Sierra Club challenges City of Boise law that chills protest


Noah Rott, Sierra Club -, 406-214-1990 
Casey Parsons, Wrest Collective -, 208-589-1702

Boise, ID -- Today the Sierra Club filed a lawsuit against the City of Boise challenging a 70-year-old ordinance that unconstitutionally restricts the use of loudspeakers and megaphones in public spaces. The lawsuit asks Idaho’s federal court to halt enforcement of that ordinance and others like it because they violate First Amendment rights by restricting free speech and creating a "chilling effect" on protest.

"Boise Police have started enforcing this law in recent years specifically to crack down on progressive political activists," said Lisa Young, Director of Idaho Sierra Club. "I’ve used megaphones at every protest I’ve organized for nearly 15 years, to amplify the voices of people impacted by a range of important issues, and now I can’t do so out of fear of getting harassed or arrested by the police. I’m shocked that the City of Boise has embraced this position, and hope that a positive ruling in court can turn this around.”  

Boise City Code § 5-7-3 was used by police to ticket a Black Lives Matter activist in 2021 and led to the arrests of abortion rights protesters in 2022 and 2023 for using megaphones. Police wielded the law once again in December 2023 against a protester using a megaphone to call for a ceasefire in Palestine. Idaho Climate Justice League, Idaho Sierra Club’s youth climate activist group who protested Idaho Power's recent attacks against rooftop solar, had to adjust protest plans in recent years to avoid legal trouble.

"Over the past year, the Climate Justice League was forced to change protest plans because the simple act of using music or a speaker to talk to a crowd could get us arrested," said Nikita Thomas, youth climate activist. "This not only feels completely unconstitutional, it has been specifically targeted at people advocating for positive change in the world. There's no reason for old laws like this to still be on the books."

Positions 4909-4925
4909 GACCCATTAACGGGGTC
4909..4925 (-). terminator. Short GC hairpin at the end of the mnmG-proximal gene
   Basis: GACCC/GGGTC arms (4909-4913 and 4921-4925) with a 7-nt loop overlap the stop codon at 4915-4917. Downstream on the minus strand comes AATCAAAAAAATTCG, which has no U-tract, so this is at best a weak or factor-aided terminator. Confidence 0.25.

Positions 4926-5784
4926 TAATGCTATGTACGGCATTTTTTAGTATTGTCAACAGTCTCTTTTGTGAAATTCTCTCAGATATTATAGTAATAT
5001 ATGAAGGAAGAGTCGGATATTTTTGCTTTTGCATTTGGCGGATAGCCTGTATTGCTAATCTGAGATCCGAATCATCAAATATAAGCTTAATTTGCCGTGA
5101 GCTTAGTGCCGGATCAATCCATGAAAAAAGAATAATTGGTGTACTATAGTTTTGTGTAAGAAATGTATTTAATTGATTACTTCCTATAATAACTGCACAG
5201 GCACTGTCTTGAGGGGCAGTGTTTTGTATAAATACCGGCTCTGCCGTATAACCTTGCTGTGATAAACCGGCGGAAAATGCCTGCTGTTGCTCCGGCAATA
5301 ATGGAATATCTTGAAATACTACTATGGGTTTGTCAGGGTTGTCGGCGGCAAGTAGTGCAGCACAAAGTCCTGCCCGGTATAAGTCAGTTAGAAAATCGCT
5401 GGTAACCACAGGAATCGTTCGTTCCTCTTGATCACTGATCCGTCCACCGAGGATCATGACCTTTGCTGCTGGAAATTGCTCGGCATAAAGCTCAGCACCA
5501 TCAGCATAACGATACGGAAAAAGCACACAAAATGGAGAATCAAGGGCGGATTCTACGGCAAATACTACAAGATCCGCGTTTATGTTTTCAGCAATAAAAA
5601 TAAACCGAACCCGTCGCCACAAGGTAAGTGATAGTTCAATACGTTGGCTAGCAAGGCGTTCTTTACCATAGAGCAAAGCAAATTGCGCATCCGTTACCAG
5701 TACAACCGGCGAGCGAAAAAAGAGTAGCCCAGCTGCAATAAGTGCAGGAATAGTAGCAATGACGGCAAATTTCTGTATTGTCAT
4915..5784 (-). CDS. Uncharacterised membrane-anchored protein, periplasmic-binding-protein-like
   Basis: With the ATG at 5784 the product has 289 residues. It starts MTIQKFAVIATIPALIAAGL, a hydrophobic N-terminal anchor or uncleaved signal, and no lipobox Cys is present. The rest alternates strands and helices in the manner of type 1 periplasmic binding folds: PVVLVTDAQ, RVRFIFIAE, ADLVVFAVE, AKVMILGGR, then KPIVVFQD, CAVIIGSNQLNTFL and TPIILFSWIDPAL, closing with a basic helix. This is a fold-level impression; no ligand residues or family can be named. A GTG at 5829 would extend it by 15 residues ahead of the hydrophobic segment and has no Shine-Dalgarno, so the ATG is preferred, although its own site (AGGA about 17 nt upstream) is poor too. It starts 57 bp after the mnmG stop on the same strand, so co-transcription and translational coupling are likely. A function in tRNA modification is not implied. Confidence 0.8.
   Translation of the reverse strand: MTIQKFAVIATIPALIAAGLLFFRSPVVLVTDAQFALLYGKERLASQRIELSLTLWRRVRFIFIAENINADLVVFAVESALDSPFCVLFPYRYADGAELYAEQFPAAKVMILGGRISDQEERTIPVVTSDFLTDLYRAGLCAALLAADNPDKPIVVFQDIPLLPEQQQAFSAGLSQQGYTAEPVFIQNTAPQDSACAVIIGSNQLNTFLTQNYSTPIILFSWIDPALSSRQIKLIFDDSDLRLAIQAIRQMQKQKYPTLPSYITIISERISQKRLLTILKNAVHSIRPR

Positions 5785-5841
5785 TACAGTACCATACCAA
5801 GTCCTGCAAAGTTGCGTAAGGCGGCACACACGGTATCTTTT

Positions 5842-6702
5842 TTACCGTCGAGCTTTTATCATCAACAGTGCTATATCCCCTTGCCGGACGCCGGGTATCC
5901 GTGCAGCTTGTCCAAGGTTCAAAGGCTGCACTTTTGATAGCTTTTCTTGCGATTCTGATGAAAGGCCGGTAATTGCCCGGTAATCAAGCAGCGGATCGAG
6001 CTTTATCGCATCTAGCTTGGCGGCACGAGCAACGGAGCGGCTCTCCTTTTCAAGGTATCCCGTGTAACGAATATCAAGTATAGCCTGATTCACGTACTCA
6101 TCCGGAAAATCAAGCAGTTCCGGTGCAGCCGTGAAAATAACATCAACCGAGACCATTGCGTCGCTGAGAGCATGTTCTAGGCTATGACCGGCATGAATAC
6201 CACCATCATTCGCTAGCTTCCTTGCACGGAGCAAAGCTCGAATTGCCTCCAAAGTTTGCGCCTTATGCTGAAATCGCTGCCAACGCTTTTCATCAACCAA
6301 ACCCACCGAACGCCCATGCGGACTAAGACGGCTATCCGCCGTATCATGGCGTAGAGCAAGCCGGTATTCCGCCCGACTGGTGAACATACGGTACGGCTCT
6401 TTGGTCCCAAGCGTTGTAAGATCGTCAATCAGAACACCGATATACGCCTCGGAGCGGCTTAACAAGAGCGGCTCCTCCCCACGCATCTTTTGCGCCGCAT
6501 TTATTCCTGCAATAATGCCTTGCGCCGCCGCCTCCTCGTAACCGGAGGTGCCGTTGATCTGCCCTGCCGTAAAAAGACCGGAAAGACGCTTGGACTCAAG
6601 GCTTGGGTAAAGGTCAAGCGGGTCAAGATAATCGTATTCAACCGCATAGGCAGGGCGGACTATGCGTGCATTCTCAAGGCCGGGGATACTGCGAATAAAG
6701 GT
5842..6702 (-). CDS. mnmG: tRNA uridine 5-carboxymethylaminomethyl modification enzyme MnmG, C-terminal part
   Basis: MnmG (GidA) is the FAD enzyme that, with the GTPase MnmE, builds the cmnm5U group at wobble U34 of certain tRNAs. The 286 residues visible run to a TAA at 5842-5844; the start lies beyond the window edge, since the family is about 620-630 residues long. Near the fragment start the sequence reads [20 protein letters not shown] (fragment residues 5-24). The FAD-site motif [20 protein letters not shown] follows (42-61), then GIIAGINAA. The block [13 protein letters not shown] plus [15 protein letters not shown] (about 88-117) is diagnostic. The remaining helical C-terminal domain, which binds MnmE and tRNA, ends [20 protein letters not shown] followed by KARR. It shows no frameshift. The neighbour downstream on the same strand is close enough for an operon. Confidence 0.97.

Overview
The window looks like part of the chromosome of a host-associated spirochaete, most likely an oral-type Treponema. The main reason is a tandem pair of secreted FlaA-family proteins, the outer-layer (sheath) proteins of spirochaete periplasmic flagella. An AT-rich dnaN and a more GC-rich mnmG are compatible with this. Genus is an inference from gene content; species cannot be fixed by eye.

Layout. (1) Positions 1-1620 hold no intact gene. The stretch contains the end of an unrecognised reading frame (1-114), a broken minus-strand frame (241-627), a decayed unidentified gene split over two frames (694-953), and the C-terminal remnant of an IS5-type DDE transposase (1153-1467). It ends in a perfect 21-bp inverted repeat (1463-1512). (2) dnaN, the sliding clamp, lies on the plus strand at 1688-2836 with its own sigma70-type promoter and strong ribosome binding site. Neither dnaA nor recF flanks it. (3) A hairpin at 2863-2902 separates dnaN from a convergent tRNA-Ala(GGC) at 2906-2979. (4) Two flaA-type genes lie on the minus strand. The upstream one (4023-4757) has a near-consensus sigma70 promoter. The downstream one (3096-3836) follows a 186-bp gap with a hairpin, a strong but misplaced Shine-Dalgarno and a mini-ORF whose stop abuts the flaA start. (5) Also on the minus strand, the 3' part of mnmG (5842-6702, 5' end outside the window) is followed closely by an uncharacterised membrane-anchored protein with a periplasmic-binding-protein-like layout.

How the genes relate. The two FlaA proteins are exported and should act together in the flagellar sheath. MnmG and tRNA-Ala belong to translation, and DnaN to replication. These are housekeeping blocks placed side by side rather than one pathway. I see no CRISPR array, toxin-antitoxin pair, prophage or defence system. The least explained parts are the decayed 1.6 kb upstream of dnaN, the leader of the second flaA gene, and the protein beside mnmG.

“Young people are facing the frightening future of extreme wildfires, storms, and seemingly endless days over 100 degrees, while politicians and corporations keep stalling on addressing the climate crisis,” said Nicholas Thomas, another youth climate activist. “We have every right to speak out—loudly—about these issues that threaten our futures, yet this law works to silence us.”

“Boise’s noise amplification ordinance is an unconstitutional restraint on speech and severely limits the means by which the people of Boise can make their voices heard. Time and time again, we have witnessed the city of Boise use the ordinance to target and prosecute protestors just for exercising their rights to free speech under the First Amendment. The city of Boise needs to do the right thing and take accountability for how it has chilled the speech of its constituents through unconstitutional means,” said Casey Parsons, one of the attorneys and founders of the Wrest Collective working on the lawsuit.

The Idaho Climate Justice League plans to participate in the “Global Climate Strike” on April 19 at 12 p.m. in solidarity with youth around the world protesting inaction on the climate crisis. The Idaho Sierra Club is asking the court to grant an injunction before that date so the group can use a megaphone for a youth-led action in downtown Boise.

Sierra Club is represented by Wrest Collective, a community-funded, community-driven nonprofit sliding scale law firm based in Boise.